FAccT 2022 CRAFT Summary: Challenges in FAccT from Research to Practice to Policy

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FAccT 2022 in English & Hangul. ACM Conference on Fairness, Accountability, & Transparency (ACM FAccT). Orange tiger.
ACM FAccT 2022 Conference website logo (facctconference.org)

Kathy Baxter, Principal Architect, Salesforce & Chloe Autio, Advisor & Sr. Manager, The Cantellus Group

Originally published on August 31, 2002 at https://facctconference.org/2022/outputs.html

Headshots, names, & affiliations of the 21 presenters & notetakers. Kathy Baxter, Salesforce; Chloe Autio, The Cantellus Group; Michelle Carney, Google; Yoav Schlesinger, Salesforce; Brin Elliot, The Cantellus Group; Danielle Cass, Microsoft; Krishnaram Kenthapadi, Fiddler.ai; Tulsee Doshi, Google; Su Lin Blodgett, Microsoft Research Montreal; Diptikalyan Saha, IBM Research India; Will Griffin, Hypergiant; Abhishek Gupta, MAIEI & BCG; Michael Madaio, Microsoft Research; Rumman Chowdry, Twitter; Kush Varshney, IBM Research; Anna Bethke, Salesforce; Rachel Thomas, Queensland University of Technology; David Hardoon, Union Bank of The Philippines; Casey Fiesler, University of Colorado Boulder CMCI; Karen Silverman, The Cantellus Group; Reva Schwartz, National Institutes of Standards & Technology
21 workshop presenters and note-takers


Twenty-nine AI ethics practitioners, researchers, and students shared their research, experience, and ideas regarding the most challenging emerging problems in the field of responsible AI (RAI) today across four topics: Concepts of Fairness and Transparency, Applied RAI Practices, Organizational Approaches to RAI and Cultural Change, and Public Policy and Regulation. Four key themes emerged from the session:

  • Paradoxes abound and require us to balance the tensions between them (e.g., explainability vs. interpretability, transparency vs. privacy, fairness vs. awareness). There are many solutions available today (e.g., privacy-enhancing technologies, robustness testing, adversarial and counterfactual testing) but the more we learn, the more questions emerge about the benefits, risks, and shortcomings of each.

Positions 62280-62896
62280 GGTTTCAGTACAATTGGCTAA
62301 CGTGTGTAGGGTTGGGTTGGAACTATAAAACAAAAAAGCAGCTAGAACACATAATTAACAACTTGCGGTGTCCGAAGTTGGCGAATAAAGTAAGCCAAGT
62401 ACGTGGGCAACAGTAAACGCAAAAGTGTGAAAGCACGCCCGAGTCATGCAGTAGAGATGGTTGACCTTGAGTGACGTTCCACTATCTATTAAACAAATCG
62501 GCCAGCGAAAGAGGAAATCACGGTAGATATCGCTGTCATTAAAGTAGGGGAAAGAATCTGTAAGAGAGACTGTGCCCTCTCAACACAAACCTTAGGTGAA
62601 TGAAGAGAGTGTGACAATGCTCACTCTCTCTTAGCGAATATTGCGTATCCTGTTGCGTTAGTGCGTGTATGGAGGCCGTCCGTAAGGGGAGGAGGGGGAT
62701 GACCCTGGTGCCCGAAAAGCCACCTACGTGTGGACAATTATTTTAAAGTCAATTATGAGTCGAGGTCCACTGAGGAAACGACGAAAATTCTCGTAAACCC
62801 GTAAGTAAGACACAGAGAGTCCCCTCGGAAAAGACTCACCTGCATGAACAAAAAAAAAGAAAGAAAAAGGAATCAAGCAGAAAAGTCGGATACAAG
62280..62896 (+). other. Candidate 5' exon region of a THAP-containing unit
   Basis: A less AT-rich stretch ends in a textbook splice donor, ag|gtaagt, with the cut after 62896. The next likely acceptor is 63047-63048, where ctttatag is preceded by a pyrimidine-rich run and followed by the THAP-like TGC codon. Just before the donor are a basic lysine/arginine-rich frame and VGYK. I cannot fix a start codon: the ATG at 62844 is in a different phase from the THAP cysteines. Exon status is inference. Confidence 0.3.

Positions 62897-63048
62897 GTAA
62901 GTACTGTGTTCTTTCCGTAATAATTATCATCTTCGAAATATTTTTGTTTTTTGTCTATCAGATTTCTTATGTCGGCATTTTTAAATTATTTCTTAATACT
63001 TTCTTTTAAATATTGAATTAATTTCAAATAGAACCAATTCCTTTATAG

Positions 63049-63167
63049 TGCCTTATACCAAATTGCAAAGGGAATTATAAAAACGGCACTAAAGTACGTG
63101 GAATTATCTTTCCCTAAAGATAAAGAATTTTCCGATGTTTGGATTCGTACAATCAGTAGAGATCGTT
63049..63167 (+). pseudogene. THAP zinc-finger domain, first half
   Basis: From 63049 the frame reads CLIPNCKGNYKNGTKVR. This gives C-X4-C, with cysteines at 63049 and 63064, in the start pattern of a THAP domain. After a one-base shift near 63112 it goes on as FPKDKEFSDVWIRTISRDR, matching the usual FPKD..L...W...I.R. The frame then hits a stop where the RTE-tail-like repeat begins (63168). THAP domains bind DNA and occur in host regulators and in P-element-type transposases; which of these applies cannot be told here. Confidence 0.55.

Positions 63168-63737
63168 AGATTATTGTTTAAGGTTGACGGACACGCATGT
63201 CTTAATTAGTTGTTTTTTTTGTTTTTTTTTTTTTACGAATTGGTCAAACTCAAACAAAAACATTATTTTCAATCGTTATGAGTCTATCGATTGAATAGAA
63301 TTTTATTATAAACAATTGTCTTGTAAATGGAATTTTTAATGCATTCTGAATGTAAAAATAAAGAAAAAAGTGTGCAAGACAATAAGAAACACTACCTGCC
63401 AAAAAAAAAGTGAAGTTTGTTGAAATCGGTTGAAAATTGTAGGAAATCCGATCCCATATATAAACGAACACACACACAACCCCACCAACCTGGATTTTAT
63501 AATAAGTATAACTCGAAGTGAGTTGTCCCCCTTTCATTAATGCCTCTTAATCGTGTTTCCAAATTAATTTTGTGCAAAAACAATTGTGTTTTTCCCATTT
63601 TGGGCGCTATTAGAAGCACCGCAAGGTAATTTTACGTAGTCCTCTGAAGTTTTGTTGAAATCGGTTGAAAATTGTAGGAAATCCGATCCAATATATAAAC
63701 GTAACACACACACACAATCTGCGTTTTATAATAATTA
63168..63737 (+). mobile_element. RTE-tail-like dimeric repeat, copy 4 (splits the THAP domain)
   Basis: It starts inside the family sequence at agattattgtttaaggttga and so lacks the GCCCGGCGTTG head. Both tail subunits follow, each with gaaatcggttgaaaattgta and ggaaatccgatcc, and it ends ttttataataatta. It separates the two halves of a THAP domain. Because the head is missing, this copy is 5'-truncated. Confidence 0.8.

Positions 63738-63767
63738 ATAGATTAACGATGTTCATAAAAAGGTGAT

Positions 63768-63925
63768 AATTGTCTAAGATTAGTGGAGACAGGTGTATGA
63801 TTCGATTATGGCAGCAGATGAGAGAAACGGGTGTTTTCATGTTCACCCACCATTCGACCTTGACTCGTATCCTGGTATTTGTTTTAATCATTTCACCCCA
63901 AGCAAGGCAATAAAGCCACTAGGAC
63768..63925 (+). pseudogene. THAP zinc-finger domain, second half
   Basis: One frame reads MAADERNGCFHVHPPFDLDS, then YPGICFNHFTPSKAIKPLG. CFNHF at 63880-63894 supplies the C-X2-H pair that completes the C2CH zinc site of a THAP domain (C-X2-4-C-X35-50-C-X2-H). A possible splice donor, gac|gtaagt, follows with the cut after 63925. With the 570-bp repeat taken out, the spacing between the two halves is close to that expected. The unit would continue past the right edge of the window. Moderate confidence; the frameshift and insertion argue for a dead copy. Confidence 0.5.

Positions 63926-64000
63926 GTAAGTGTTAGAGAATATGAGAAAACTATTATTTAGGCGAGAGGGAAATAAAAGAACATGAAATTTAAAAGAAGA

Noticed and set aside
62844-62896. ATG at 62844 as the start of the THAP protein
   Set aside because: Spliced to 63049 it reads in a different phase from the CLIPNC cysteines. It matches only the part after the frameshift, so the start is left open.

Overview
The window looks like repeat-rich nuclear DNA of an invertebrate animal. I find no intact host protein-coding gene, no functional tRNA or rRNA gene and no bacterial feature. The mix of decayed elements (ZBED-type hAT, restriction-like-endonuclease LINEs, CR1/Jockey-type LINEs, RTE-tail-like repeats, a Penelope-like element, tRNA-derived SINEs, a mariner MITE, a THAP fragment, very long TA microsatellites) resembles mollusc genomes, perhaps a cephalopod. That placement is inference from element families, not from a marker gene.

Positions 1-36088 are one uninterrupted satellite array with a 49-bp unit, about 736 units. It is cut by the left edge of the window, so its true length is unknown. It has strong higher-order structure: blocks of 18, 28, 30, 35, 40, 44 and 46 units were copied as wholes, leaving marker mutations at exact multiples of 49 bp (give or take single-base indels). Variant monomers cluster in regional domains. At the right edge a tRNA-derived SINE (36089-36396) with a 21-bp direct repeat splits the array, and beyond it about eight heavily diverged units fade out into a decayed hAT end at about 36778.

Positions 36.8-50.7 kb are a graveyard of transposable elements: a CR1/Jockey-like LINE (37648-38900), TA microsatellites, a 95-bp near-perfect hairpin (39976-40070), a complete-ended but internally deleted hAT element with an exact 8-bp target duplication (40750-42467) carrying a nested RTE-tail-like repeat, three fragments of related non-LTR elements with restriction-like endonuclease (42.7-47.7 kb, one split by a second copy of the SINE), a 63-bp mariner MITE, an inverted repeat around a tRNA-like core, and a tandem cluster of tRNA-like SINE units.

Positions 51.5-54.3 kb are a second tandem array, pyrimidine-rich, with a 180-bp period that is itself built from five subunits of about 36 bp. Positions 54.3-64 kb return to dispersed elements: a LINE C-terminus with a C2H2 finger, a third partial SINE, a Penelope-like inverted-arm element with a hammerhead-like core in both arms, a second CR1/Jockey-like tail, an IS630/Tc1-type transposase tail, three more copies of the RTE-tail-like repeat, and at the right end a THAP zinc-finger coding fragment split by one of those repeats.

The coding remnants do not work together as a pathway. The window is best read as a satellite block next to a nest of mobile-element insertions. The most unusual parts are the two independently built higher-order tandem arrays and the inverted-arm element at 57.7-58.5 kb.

• Significant challenges remain in how to evaluate, monitor, and repair models. We need new, less biased, more representative benchmarks for quality modeling. Synthetic data can help, but questions remain about its capability and applicability. Failure explainability and solid post-deployment monitoring are essential for promoting fair, accurate, and robust AI.
  • Creating a mature RAI culture requires similar commitments and resources as those for security, privacy, or accessibility. These resources include comprehensive employee education and empowerment, access to tools and resources for assessments and documentation, champions throughout the organization, a robust incentives structure, and a consistent, scalable auditing process. One tool we need to learn more about is the ethical advisory council since little has been shared by organizations that use them.
  • There is a need for public/private collaboration to create standards and regulations. Serious investment in diversity, equity, and inclusion rather than just lip service are also required for meaningful and rigorous RAI practices. And we must take a socio-technical approach to the creation of standards, practices, and regulations.


The 3.5-hour CRAFT session was organized and facilitated by Kathy Baxter, Principal Architect of Ethical AI at Salesforce and Chloe Autio, Advisor and Senior Manager at The Cantellus Group. Sixteen experts shared their insights on emerging challenges from across our field. Twenty-four attendees and three documentarians representing 16 private companies, 17 universities, two government agencies, and two non-profits participated in the discussions.


Paradoxes abound but so do solutions

Tension exists between many responsible AI concepts (e.g., explainability vs. interpretability, transparency vs. privacy, fairness vs. awareness). For example, explainability and interpretability underpin trust but not every actor is well-intentioned; greater explainability can sometimes undermine safety, as bad actors can learn how to exploit systems.

Additionally, explainability is difficult to define and operationalize since the need for and level of explainability varies in different contexts. For example, “What did it do?” is very different from “Is what it did reasonable?”. And, “Why did X happen?” is very different from “What can I change about X to get a different result in the future?” Audiences may differ in their approaches to those questions in different contexts and how they evaluate values-tradeoffs.

While paradoxes abound, so do solutions (e.g., privacy-enhancing technologies, participatory design, audits, robustness testing, adversarial and counterfactual testing, bias assessments, model cards, fact sheets). These options may be overwhelming, though, as each solution requires a greater commitment beyond what is most obvious or expedient, and many of these solutions need professional or operational help to fully integrate - they are not “drag and drop.” One must begin by making small improvements, even if not a complete solution. Measure or test what is possible initially, because you can’t test for everything. This is where tensions again appear and some tradeoffs must be made (e.g., between fairness, explainability, and robustness).

Significant challenges remain in how to evaluate, monitor, and repair models